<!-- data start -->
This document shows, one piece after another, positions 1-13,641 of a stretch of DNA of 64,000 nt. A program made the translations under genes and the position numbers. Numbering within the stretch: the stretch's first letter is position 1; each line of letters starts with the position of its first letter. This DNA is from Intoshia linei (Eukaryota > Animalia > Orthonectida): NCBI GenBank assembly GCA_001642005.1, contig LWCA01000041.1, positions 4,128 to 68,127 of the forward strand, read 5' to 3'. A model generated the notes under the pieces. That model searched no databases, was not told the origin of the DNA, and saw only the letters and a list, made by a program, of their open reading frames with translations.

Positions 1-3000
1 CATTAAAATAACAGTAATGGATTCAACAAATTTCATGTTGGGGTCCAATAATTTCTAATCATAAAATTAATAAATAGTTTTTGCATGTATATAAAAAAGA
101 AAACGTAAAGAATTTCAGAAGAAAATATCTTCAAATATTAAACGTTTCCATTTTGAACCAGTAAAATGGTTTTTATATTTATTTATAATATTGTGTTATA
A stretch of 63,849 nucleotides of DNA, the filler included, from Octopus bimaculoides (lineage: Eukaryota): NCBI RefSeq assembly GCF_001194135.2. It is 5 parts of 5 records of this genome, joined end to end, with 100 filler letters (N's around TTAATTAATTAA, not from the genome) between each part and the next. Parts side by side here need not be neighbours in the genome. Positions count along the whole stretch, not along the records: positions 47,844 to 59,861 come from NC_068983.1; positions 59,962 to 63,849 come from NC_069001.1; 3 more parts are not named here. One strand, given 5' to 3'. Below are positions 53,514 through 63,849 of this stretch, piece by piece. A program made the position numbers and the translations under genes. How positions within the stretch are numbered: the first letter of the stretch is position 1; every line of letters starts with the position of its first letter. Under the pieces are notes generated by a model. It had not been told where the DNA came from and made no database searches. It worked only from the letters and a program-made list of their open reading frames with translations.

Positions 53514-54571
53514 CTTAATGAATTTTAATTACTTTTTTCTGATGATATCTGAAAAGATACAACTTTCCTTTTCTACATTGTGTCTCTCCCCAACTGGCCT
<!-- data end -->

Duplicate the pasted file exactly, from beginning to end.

This document shows, one piece after another, positions 1-13,641 of a stretch of DNA of 64,000 nt. A program made the translations under genes and the position numbers. Numbering within the stretch: the stretch's first letter is position 1; each line of letters starts with the position of its first letter. This DNA is from Intoshia linei (Eukaryota > Animalia > Orthonectida): NCBI GenBank assembly GCA_001642005.1, contig LWCA01000041.1, positions 4,128 to 68,127 of the forward strand, read 5' to 3'. A model generated the notes under the pieces. That model searched no databases, was not told the origin of the DNA, and saw only the letters and a list, made by a program, of their open reading frames with translations.

Positions 1-3000
1 CATTAAAATAACAGTAATGGATTCAACAAATTTCATGTTGGGGTCCAATAATTTCTAATCATAAAATTAATAAATAGTTTTTGCATGTATATAAAAAAGA
101 AAACGTAAAGAATTTCAGAAGAAAATATCTTCAAATATTAAACGTTTCCATTTTGAACCAGTAAAATGGTTTTTATATTTATTTATAATATTGTGTTATA
A stretch of 63,849 nucleotides of DNA, the filler included, from Octopus bimaculoides (lineage: Eukaryota): NCBI RefSeq assembly GCF_001194135.2. It is 5 parts of 5 records of this genome, joined end to end, with 100 filler letters (N's around TTAATTAATTAA, not from the genome) between each part and the next. Parts side by side here need not be neighbours in the genome. Positions count along the whole stretch, not along the records: positions 47,844 to 59,861 come from NC_068983.1; positions 59,962 to 63,849 come from NC_069001.1; 3 more parts are not named here. One strand, given 5' to 3'. Below are positions 53,514 through 63,849 of this stretch, piece by piece. A program made the position numbers and the translations under genes. How positions within the stretch are numbered: the first letter of the stretch is position 1; every line of letters starts with the position of its first letter. Under the pieces are notes generated by a model. It had not been told where the DNA came from and made no database searches. It worked only from the letters and a program-made list of their open reading frames with translations.

Positions 53514-54571
53514 CTTAATGAATTTTAATTACTTTTTTCTGATGATATCTGAAAAGATACAACTTTCCTTTTCTACATTGTGTCTCTCCCCAACTGGCCT